The notice below went out to all North Bay Cities and, most likely, to all cities throughout the state.
I know of two Marin cities who plan to discuss the impact of pension debt on their budgets at upcoming town meetings, starting next week. Those cities are Novato and San Anselmo. Be sure to check the information on your city's website and attend those meetings.
Only citizen/voter/taxpayer involvement can assure reform efforts.
The League of California Cities filed an amicus brief in the case of CalFire vs CalPERS, which will be heard by the State Supreme Court shortly. I have attached a copy of their brief.
Here are two more highly informative documents issued by the League of California Cities:
An ad hoc committee of the Marin County Council of Mayors and Councilmembers (MCCMC) is again studying this issue, as they did in 2011. To see which of your elected officials are serving on this Pension and OPEB Reform committee, the link is: http://mccmc.org/committees/pension-opeb-reform/
I'm trying to find out if the deadline for filing amicus briefs in CalFire vs CalPERS has passed, or if the County still has time to reconsider. I am not aware of any planned public meeting by the Board of Supervisors to discuss the issues as outlined in the notice from the League of California Cities - issues that quite obviously also impact County government. They should hold such a meeting, and it should be scheduled in the evening so that working taxpayers can attend.
Survey Confirms Need for More Tools to Sustain Pension System and Local Services
February 1, 2018
A report released today by the League of California Cities®, Retirement System Sustainability Study and Findings, confirms that pension costs for California cities are approaching unsustainable levels, and that cities need more tools and options to ensure they are able to retain and attract public sector employees and continue to deliver high quality municipal services to residents.
Dozens of city leaders in recent months have testified before the CalPERS Board of Administration on the urgent need for more solutions and flexibility at the local level to address the rising costs associated with pensions. These leaders, representing mayors, council members, city managers, finance officers and public safety each told their own cities’ stories during meetings in September and November 2017.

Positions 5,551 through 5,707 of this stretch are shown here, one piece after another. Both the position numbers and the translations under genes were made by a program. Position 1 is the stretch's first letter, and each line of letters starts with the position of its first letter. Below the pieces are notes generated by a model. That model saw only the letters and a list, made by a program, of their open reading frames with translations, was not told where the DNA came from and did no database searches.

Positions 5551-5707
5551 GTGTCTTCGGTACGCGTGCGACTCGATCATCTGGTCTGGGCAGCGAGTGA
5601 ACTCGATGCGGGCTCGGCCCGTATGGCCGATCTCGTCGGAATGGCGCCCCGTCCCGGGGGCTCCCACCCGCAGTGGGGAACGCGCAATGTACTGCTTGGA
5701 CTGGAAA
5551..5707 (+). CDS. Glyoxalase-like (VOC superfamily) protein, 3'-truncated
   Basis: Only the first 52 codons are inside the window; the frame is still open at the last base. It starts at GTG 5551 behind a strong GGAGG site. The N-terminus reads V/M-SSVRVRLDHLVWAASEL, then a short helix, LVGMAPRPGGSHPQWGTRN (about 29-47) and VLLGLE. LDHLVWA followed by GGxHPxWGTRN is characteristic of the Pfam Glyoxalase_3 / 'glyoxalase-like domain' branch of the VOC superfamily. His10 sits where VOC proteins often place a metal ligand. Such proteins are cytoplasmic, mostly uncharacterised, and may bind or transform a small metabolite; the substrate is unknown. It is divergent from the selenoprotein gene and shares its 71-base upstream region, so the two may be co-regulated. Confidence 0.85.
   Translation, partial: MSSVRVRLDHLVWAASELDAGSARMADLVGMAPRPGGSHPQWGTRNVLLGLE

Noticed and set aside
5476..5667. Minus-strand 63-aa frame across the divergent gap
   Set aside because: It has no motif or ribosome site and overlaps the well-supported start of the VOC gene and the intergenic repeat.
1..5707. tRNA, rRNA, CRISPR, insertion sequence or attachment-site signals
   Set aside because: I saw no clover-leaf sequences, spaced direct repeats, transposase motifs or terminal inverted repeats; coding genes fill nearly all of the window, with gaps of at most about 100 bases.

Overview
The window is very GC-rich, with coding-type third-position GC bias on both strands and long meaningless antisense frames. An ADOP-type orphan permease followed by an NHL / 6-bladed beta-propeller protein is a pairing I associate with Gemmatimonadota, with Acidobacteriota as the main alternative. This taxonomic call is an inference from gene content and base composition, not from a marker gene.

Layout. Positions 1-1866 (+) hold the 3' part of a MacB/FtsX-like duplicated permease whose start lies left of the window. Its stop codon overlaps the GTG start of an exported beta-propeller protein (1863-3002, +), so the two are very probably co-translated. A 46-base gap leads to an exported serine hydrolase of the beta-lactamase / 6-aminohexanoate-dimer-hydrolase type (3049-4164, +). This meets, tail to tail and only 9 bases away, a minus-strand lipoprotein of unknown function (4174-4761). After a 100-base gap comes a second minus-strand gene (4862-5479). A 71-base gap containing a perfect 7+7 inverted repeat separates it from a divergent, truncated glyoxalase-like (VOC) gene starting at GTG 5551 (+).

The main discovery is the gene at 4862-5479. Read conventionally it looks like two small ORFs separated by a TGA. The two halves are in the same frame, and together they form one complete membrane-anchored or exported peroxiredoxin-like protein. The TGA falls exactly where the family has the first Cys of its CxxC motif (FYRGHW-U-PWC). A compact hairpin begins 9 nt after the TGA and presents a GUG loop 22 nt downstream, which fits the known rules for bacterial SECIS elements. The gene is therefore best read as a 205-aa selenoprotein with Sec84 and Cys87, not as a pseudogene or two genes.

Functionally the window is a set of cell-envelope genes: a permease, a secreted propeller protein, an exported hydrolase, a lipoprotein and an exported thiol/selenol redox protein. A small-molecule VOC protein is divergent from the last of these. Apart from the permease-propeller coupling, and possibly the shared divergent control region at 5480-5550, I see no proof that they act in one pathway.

League Executive Director Carolyn Coleman commented on the importance of this study, which follows numerous representatives from California cities giving voice to the challenges they face delivering services as costs increase.
“The League commissioned this study to put analysis and hard numbers to the realities that cities up and down the state are experiencing with growing pension costs,” said League Executive Director Carolyn Coleman. “As the amount cities have to pay into CalPERS each year increases, it puts a great strain on their ability to maintain service delivery levels. The pressures are not only mounting, but will force cities to make very tough choices in the near future. This much-needed data will help inform ongoing discussions with all stakeholders about solutions that will ensure our public sector retirement system is sustainable and that cities have the resources needed to serve their residents.”
The study reveals three key findings:
- Rising pension costs will require cities over the next seven years to nearly double the percentage of their General Fund dollars they pay to CalPERS;
- For many cities, pension costs will dramatically increase to unsustainable levels; and
- The impacts of increasing pension costs as a percentage of General Fund spending will affect cities even more than the state because employee costs, including police, fire and other municipal services, are a larger proportion of spending for cities.
Bartel Associates, LLC, a leading California actuarial firm serving only public sector clients, conducted the study that examines costs to cities over a seven-year period between FY 2018–19 and FY 2024–25. The analysis was based on two main sources: CalPERS’ June 30, 2016, public agency actuarial valuation data and the League’s Oct. 18, 2017, City Survey. The study was limited to pension liability only and does not reflect the costs to cites associated with active or other post-employment benefits such as health care.
The complete report is available at www.cacities.org/pensions.